April 10, 2018

I previously mentioned the importance of high quality documentation, so we are always looking for improvements. This email thread from 2013 attempted to codify the rules for how to properly use intermediate ssl/tls certificates with Postgres. At this time, our documentation was updated to recommend storing intermediate certificates with root certificates because it was unclear under what circumstances intermediate certificates are transferred to the remote server to be chained to a trusted root certificate.

During research for my four security talks, I studied certificate handling. I found certificate chain resolution rules in the verify manual page. In testing various certificate locations, I also found that Postgres follows the same rules.

Based on this testing, I realized the conclusions reached in 2013 were inaccurate, or at least incomplete. While the documented procedure worked, the more practical and recommended approach is to store intermediate certificates (created with v3_ca extensions) with leaf certificates to be sent to the remote end. (I think the requirement of using the v3_ca extension when creating intermediate certificates is what caused much of the testing confusion in the past.)

This new procedure allows short-lived leaf and intermediate certificates to be replaced at expire time while long-lived root certificate stores remains unchanged. For example, for clients to verify the server's certificate, the server would contain the intermediate and server's leaf certificates, and clients only need root certificates, which rarely change.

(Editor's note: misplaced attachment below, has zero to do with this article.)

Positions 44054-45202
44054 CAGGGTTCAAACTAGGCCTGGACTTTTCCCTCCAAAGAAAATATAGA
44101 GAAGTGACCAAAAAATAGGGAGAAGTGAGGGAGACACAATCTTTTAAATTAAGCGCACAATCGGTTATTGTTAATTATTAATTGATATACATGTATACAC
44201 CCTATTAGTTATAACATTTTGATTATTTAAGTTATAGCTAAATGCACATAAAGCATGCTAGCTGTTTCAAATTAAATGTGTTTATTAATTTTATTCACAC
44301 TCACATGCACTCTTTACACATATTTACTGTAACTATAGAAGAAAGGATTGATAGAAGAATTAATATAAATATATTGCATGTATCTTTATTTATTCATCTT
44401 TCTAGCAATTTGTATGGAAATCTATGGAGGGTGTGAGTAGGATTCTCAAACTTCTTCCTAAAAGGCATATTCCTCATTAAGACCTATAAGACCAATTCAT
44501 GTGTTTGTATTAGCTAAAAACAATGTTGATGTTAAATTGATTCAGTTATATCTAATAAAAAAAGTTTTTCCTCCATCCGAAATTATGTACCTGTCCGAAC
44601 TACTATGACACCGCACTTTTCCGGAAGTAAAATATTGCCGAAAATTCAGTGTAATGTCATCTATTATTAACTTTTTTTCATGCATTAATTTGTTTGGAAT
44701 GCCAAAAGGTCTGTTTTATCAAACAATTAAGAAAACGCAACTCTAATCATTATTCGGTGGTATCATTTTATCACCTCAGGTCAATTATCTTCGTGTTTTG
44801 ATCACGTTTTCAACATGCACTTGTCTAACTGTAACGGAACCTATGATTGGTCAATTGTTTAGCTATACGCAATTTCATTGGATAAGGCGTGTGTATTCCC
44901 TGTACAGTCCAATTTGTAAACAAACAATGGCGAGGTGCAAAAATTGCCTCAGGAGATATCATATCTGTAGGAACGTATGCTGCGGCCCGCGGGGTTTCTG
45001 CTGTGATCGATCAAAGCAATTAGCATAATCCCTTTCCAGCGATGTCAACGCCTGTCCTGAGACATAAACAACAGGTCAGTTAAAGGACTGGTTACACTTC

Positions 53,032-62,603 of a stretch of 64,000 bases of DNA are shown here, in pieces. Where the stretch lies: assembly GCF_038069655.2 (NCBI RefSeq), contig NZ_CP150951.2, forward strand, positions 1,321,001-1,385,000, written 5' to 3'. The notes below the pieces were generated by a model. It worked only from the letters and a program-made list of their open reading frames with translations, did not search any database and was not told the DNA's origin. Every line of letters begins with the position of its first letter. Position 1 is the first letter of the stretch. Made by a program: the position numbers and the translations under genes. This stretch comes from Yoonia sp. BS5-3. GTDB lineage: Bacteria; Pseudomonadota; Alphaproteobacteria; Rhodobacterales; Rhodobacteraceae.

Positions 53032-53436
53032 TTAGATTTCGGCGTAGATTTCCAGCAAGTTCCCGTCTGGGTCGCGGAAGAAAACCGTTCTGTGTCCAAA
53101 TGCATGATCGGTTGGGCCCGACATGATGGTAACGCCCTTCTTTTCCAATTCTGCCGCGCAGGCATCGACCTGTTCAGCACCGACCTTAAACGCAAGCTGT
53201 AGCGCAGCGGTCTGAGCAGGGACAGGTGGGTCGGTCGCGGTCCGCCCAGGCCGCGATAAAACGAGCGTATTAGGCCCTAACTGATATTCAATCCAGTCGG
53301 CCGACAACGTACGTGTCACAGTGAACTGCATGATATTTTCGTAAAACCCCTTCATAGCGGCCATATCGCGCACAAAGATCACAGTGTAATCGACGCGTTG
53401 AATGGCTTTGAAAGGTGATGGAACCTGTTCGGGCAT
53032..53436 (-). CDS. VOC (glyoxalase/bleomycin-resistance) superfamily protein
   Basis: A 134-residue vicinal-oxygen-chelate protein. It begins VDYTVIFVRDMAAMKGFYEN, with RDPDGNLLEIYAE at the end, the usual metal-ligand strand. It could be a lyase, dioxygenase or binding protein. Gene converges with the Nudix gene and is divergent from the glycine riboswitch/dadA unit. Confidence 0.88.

The documentation of all supported Postgres versions has been updated to recommend this new procedure. I have also added sample scripts showing how to create root-leaf and root-intermediate-leaf certificate chains.

These changes will be distributed in the next minor Postgres releases, scheduled for next month. Until this new documentation is released, you can read the updates in the Postgres 11 docs in the server and libpq ssl sections. I am hopeful this clarified documentation will encourage people to usessl and ssl certificate verification.

Bruce Momjian is a Senior Database Architect at EnterpriseDB. 

The post originally appeared on Bruce's personal blog

 

 

 

Bruce Momjian is a co-founder of the PostgreSQL Global Development Group, and has worked on PostgreSQL since 1996 as a committer and community leader. He is a frequent speaker and Postgres evangelist and travels worldwide appearing at conferences to help educate the community on the business...